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Volvo Loses Big for Ford, While Jag and Land Rover Profit

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Ford's Premier Auto Group was profitable in 2007 as Jaguar and Land Rover, which are now on the auction block, ended the year in the black. The small profit offset losses at Volvo, which was badly hurt by the decline in the value of the U.S. dollar.

Don Leclair, Ford's chief financial officer, disclosed the information about Ford's three European brands Thursday as the company reported a net loss of $2.7 billion for 2007. Ford's losses for the past two years now exceed $15.3 billion and the company does not expect to be profitable in 2008, Ford executives said, citing the continuing pressure from slow economic growth in the U.S.

Leclair and Ford president and CEO Alan Mulally reiterated while Ford will proceed with the sale of Land Rover and Jaguar, it is planning hang on to Volvo despite the new operating loss and a one-time write-off of $2.4 billion linked to the sliding dollar. Ford didn't disclose the size of the operating loss. The red ink is certain to increase pressure on Volvo's management to reduce costs or find a way to build vehicles in the U.S.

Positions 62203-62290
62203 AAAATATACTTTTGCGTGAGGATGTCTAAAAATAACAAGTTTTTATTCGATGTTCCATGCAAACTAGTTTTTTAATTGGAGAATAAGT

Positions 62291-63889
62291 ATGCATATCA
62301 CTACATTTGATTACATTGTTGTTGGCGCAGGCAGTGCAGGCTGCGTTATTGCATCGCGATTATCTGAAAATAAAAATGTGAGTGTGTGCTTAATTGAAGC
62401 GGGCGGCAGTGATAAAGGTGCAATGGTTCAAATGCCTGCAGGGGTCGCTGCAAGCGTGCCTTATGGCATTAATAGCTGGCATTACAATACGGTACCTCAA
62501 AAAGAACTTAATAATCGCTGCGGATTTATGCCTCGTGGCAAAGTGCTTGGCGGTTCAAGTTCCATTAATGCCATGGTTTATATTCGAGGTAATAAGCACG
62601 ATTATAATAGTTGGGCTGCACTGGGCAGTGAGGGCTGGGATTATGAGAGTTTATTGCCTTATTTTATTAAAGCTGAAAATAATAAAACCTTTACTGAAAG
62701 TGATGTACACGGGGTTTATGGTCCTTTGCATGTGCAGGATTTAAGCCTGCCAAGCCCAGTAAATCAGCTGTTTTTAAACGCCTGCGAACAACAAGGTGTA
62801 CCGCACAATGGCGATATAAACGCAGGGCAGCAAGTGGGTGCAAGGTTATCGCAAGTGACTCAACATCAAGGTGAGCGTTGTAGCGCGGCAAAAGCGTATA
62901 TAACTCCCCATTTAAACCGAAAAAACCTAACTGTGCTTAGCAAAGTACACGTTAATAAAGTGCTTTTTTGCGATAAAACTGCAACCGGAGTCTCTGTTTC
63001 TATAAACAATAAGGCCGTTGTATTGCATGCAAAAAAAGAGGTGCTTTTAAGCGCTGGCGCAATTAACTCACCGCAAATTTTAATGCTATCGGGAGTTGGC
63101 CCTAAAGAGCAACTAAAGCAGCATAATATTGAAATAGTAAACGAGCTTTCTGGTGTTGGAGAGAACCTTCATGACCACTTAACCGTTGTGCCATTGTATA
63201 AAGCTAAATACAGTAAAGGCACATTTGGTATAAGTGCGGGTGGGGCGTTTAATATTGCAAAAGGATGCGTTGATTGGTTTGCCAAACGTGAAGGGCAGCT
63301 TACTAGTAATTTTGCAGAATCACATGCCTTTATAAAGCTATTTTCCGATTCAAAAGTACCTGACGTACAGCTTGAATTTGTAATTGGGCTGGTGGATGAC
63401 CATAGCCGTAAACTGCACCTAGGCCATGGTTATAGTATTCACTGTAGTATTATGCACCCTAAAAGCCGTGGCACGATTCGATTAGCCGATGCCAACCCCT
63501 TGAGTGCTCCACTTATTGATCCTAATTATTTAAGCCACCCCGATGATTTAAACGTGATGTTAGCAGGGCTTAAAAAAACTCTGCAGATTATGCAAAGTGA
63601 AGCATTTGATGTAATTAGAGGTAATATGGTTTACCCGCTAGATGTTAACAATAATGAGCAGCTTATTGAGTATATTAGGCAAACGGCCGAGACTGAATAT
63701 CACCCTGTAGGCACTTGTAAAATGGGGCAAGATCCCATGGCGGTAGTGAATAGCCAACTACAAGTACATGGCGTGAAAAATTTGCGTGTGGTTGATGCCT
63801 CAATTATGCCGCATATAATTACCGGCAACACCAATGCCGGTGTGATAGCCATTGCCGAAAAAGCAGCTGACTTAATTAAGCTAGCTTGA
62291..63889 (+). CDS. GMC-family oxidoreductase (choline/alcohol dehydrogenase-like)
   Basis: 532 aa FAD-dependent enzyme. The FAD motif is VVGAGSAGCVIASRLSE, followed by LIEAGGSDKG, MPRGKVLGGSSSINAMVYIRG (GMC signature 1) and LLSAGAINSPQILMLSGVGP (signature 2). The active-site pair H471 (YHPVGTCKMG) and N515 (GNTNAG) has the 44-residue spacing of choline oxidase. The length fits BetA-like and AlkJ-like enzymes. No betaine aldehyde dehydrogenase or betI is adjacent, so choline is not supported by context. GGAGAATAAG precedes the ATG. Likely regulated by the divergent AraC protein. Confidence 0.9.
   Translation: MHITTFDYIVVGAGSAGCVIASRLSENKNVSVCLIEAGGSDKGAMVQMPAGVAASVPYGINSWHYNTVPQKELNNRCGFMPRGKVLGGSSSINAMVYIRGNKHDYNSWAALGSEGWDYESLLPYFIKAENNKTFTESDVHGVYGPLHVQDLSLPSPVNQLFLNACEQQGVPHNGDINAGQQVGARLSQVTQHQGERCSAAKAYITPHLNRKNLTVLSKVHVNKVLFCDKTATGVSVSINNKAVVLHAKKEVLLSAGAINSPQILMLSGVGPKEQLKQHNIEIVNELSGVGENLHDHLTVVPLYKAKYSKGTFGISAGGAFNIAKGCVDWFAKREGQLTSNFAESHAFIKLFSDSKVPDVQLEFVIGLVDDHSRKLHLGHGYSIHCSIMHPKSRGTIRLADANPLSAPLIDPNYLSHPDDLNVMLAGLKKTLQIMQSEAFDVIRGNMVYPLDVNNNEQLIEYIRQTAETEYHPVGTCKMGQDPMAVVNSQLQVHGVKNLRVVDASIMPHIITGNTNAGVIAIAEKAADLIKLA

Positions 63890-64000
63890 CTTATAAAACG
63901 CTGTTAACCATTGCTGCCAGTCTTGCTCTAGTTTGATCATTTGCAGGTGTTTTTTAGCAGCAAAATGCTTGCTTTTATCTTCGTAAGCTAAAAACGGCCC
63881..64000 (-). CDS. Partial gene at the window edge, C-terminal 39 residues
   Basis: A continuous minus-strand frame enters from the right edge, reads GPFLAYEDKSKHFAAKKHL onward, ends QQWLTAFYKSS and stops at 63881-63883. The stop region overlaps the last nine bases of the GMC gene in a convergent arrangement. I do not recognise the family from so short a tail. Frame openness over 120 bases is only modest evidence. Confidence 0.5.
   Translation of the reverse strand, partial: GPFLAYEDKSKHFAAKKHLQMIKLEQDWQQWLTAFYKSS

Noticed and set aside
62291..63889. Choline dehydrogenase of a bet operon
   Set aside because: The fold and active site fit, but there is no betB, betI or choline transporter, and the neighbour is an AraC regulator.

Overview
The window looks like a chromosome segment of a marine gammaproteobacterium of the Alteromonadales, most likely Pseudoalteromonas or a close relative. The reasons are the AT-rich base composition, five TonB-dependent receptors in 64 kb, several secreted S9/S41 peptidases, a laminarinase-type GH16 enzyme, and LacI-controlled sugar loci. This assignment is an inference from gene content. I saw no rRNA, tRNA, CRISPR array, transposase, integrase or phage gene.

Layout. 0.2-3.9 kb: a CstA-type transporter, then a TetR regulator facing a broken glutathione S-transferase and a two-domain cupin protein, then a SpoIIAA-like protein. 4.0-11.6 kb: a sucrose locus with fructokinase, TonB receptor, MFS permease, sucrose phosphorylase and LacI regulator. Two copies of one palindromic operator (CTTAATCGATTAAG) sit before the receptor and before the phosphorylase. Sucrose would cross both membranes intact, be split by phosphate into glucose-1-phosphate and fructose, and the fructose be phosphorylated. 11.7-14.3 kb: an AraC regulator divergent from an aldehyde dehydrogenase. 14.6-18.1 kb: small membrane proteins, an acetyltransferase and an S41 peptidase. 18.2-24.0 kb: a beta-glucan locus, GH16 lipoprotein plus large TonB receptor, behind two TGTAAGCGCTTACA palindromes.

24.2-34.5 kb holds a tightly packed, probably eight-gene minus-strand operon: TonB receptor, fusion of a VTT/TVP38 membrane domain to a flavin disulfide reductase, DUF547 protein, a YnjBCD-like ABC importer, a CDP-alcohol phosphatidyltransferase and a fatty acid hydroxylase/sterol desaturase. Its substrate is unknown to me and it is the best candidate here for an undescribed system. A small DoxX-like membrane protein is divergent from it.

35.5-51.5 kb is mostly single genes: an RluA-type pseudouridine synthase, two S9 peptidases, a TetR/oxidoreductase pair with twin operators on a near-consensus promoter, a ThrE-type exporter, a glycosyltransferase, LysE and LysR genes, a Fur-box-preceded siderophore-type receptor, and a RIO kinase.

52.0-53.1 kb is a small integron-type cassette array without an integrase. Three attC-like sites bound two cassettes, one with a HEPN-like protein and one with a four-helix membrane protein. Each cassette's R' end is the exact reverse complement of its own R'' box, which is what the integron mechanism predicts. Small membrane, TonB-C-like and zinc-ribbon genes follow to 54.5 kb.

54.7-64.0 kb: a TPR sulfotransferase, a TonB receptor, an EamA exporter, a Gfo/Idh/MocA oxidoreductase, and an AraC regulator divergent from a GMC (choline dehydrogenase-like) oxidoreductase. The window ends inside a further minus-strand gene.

Mulally, however, also emphasized Ford was making steady progress towards returning Ford to profitability in 2009 despite the economic difficulties in the United States, which has already forced the company to trim first quarter production.

Mulally said Ford's market share in the U.S. dropped to 12.8 percent in 2007 when it wound up trailing Toyota Motor Corp. in total sales in the U.S. for the first time ever.

"We haven't focused on an exact number but the most important thing is to bring out products people want and then it will stabilize," he said.

The company also is finalizing a new "global product plan" that will feature more crossovers and passenger cars, he said.

"To help ensure we are able to deliver our commitments despite the difficult external environment, we will be taking further cost reduction actions in North America, including enterprise-wide UAW buyouts," Mulally said.

Leclair said the blue-collar buyout offers will be very similar to the early retirement package Ford offered in 2006 when it was starting its restructuring. Some 12,000 Ford employees or about 22 percent of the company's hourly workforce was now "retirement eligible," meaning they had worked for Ford for 30 years or more, Leclair said.--Joe Szczesny
 
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